My bright idea when I got to college was that if I got a job as a reporter that it would at least give me a steady paycheck until I hit the big time. I had it all laid out: Step One--small time local paper, Step Two--Detroit News or Free Press, Step Three--start freelancing articles to the glossy mags, Step Four--and then just wait for someone to ask me to write a book.
Great plan. The execution sucked.
Step One was rocky. I was eventually fired by a rather evil-gnomish looking editor for refusing to use off the record information from a trusted source, got even when my side of the story had the Unemployment offices ordering my former employer to pay me for being idiots, and waited tables while waiting patiently for an editor at one of the big Detroit Newspapers to notice me and my wondrous clips.
Someone eventually noticed. But Step Two was even rockier because I didn't get my dream job as a reporter. So I patiently did my editorial assistant duties (and occasionally got a writer's high with my own byline) as I waited for someone to notice me, give me a raise, new title, and the ability to focus on stories (so someone else could notice me and ask me to write a book.)
But before any of that could happen, I got pregnant, put on bed rest at six months, quit after my maternity leave was up (because I had spent those eight weeks doing the math and realizing I wasn't making enough to pay for daycare, gas, and lunch) and decided to try Step Two and a Half: Get my bylines in the local parenting magazines in order to have the cajones (and know how) to approach the glossies (which would eventually lead to someone noticing me and asking me to write a book.)
I never made it to Step Three. Bottom line? I sucked at the business-end of freelancing. While I may have been able to write the hell out of a feature article, I never bothered querying new markets, or was able to balance taking care of Buttercup and getting my taxes done on time.
Besides, by then I had realized that even though I thrived on deadlines and lived to write, I wasn't writing what I wanted. I'd been so busy working on my back-up plan so I could afford to wait to be noticed while writing a book that I didn't have the time or the energy to even get a Chapter One at the top of a new document on the screen.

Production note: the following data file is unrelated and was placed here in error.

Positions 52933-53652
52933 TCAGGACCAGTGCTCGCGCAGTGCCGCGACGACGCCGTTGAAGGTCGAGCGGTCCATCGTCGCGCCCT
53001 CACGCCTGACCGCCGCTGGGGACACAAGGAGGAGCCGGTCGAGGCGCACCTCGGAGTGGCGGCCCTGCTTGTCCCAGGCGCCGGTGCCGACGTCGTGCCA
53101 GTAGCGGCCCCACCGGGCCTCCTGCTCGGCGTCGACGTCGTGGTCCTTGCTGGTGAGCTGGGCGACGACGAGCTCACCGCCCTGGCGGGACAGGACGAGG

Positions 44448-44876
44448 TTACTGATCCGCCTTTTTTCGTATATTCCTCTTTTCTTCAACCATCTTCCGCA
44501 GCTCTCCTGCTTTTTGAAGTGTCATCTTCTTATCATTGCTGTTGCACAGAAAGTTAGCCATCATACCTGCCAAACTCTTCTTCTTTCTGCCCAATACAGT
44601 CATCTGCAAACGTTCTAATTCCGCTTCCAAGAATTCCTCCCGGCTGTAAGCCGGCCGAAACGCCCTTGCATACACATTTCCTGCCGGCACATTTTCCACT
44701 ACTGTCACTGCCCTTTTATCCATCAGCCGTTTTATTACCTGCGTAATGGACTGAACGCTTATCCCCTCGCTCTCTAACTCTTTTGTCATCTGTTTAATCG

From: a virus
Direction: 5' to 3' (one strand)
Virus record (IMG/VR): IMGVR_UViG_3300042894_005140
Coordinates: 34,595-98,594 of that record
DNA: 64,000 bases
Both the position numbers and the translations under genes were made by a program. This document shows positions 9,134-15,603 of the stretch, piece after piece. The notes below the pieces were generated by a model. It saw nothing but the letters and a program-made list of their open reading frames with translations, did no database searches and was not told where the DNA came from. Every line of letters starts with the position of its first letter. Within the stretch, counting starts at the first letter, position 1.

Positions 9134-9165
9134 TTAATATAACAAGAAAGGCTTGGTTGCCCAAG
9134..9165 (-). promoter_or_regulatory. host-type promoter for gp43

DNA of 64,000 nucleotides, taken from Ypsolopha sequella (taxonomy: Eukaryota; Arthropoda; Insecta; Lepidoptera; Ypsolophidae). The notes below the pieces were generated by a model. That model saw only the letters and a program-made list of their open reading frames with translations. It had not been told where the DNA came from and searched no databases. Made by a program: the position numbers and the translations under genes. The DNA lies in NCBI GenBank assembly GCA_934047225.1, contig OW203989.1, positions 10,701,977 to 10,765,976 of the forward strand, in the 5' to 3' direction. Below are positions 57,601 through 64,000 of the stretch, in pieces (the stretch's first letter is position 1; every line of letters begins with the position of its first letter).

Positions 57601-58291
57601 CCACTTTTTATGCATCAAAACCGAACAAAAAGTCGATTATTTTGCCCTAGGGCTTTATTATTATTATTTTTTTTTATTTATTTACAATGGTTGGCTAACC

I was burned out and I hadn't even started. And no one had noticed me and asked me to write that book yet, so I said "to hell with it" and just went ahead and started.
(Hey, I got tired of waiting)
The funniest part about the whole thing is that until a few months ago, I never comfortably used the term "writer" to describe myself. I was a "reporter". Or a "freelancer." Then, for a little while, just a "wife and mom" while I came to terms with getting off my ass and finally making my own dreams come true. The binders I have stuffed full of clips? That was just proof I let my fear of doing what I wanted get lost in the shuffle. Because I wasn't really a writer, at least not the way I had defined it so long ago, if I didn't have my name on a shelf at Borders.
Maybe it was the first #writerwednesday mention on Twitter. Maybe it was Chapter 8 of Baby F(Ph)at. Maybe it was the fact that I finally pulled my head out of my ass.
I was eight when I decided to become a writer. And I was 31 when I finally realized that I had been all along.